ADVERTISEMENT

ADVERTISEMENT

LETTER: A City Council live-streaming fail

To the Editor: Open government, transparency in government. These phrases are often tossed around when people complain about government in general. However, the city of Mitchell is to be commended for its efforts to make government open and trans...

2252474+letter to the editor.jpg
(metro creative)

To the Editor:

Open government, transparency in government. These phrases are often tossed around when people complain about government in general. However, the city of Mitchell is to be commended for its efforts to make government open and transparent through the livestreaming of city council meetings. This allows people who-for mobility or out-of-town-on-business reasons-cannot attend the meetings in person to remain fully informed about the city's governmental processes.

However, when that livestreaming goes blank after 14 minutes and 54 seconds, as it did during the Tuesday, Feb. 19 meeting, how does a viewer alert the city to the problem? The city's regular business hours are 8 a.m. to 5 p.m., with City Council meetings beginning at 6 p.m. This begs the question, "Who's manning the store?"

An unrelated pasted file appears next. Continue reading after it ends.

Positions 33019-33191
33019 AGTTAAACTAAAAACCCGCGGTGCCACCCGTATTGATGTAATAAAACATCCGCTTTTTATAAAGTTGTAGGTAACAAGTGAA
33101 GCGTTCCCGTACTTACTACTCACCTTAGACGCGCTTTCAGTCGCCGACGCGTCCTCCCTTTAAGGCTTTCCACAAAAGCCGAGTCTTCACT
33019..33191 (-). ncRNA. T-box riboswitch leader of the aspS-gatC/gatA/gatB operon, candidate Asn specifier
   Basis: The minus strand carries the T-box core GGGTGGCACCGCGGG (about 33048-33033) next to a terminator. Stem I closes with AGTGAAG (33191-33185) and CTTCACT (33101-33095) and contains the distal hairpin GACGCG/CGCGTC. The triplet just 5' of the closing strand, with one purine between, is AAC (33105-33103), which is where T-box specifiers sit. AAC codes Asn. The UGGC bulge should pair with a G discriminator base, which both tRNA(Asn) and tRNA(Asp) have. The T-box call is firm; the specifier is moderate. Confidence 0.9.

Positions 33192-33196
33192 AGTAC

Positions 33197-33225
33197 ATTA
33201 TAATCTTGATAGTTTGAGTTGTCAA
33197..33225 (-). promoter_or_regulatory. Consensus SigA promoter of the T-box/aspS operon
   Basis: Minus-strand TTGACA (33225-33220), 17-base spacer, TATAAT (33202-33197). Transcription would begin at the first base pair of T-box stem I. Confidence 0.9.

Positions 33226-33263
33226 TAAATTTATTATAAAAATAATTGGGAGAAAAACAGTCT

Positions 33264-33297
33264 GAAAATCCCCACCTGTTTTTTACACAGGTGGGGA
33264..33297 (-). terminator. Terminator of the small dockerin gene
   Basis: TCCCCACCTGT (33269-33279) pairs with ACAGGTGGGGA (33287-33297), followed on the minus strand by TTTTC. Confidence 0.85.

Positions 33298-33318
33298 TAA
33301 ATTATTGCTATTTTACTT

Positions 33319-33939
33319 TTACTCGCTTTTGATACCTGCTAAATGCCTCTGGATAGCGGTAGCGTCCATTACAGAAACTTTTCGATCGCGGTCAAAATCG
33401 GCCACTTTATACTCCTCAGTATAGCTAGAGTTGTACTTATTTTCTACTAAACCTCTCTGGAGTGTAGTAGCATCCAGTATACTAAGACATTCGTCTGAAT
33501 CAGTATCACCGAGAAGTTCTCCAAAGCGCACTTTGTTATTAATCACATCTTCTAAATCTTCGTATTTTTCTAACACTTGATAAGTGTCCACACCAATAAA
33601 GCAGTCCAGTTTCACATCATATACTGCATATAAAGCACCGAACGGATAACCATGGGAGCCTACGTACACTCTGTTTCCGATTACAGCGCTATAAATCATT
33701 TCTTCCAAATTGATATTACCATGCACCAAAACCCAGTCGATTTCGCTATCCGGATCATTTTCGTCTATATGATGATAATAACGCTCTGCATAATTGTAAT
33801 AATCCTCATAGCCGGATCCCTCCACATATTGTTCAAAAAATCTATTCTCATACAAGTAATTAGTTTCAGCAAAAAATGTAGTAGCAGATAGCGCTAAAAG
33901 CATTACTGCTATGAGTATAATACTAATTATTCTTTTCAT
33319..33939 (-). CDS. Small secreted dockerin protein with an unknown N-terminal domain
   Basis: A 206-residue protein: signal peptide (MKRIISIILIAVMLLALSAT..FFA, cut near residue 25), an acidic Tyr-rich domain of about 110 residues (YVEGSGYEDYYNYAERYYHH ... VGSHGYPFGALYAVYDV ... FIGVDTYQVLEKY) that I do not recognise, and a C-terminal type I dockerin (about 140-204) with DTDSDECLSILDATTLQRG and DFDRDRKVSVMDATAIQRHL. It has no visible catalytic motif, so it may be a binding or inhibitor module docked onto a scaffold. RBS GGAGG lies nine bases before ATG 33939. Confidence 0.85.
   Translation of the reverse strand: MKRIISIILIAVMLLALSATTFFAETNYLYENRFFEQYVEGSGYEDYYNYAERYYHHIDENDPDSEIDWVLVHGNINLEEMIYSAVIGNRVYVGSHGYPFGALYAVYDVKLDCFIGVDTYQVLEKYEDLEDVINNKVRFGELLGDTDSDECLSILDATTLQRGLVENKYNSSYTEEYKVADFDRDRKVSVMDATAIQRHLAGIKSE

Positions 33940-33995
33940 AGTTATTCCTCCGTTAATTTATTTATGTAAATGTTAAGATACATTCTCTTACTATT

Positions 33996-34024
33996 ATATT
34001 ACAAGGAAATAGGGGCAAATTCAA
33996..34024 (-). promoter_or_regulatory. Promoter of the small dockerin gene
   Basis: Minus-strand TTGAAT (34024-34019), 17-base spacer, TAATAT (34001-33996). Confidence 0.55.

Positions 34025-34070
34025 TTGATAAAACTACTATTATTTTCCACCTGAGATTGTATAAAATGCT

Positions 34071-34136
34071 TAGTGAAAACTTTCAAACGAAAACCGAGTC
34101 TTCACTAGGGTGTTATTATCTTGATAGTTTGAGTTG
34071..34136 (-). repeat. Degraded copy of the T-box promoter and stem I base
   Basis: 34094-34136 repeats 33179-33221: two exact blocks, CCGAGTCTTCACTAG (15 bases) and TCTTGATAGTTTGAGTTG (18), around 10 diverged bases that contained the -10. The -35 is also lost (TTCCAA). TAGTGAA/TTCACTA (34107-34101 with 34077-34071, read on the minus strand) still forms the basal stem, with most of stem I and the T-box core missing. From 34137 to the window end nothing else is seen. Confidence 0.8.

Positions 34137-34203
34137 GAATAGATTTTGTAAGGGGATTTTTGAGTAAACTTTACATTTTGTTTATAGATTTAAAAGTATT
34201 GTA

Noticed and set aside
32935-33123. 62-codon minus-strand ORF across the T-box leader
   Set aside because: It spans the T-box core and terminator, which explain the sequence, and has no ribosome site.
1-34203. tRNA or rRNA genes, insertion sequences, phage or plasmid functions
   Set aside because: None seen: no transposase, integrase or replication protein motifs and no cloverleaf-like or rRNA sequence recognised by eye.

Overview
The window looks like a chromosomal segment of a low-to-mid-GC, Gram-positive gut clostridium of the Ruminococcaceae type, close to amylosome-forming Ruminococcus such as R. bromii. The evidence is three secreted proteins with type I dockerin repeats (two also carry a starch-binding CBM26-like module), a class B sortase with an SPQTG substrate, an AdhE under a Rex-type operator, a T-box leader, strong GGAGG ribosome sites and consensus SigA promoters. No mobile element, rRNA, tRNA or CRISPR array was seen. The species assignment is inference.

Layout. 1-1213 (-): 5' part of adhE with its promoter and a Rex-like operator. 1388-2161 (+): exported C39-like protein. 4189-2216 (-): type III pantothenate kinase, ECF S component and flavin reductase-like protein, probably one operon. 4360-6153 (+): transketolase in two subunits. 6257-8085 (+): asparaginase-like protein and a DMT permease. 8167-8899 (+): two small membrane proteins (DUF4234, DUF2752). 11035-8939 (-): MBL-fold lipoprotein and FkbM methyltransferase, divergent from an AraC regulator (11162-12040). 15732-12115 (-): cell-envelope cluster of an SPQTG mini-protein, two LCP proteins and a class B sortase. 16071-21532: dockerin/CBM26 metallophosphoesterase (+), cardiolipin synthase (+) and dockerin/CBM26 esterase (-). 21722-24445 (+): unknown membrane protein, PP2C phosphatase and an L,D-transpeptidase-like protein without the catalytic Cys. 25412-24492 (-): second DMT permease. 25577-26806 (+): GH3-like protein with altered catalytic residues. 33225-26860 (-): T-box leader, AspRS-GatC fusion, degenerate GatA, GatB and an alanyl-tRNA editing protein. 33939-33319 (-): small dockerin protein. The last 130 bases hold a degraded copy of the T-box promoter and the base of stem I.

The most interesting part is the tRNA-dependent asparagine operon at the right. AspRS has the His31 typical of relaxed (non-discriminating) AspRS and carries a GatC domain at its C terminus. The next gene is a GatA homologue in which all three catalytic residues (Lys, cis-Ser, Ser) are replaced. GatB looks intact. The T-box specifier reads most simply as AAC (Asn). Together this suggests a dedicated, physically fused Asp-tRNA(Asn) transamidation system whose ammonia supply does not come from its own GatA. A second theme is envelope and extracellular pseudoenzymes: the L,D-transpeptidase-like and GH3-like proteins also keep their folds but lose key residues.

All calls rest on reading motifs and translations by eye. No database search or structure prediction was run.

The city's website appears to include a plethora of information. It offers details about the council, including the schedule of meetings, its members, current and past agendas and minutes, and a link to the online livestream of past City Council meetings. Yet there is absolutely not one word on how to alert the city in the event of an equipment failure.

Having no contact information or help available for the viewing public to alert the city of problems during an evening City Council meeting flies in the face of open, transparent government.

ADVERTISEMENT

Nancy Torgersen

Mitchell

What To Read Next
In truth, getting pecked by a hen didn’t really hurt that much. But the anticipation of the pecking made me hesitate, and those uncooperative old hens took notice and showed no mercy.
People claim to hate big government, its intrusiveness, the entire tax system, overregulation of businesses and further loss of confidence in it following the pandemic ...
When it became obvious Mexico meant what it had been saying for two years, the U.S. agbiz network kicked into hyperdrive ...
During last winter (21-22) they should have let a lot more water go down the river all winter long. It might have prevented the flooding.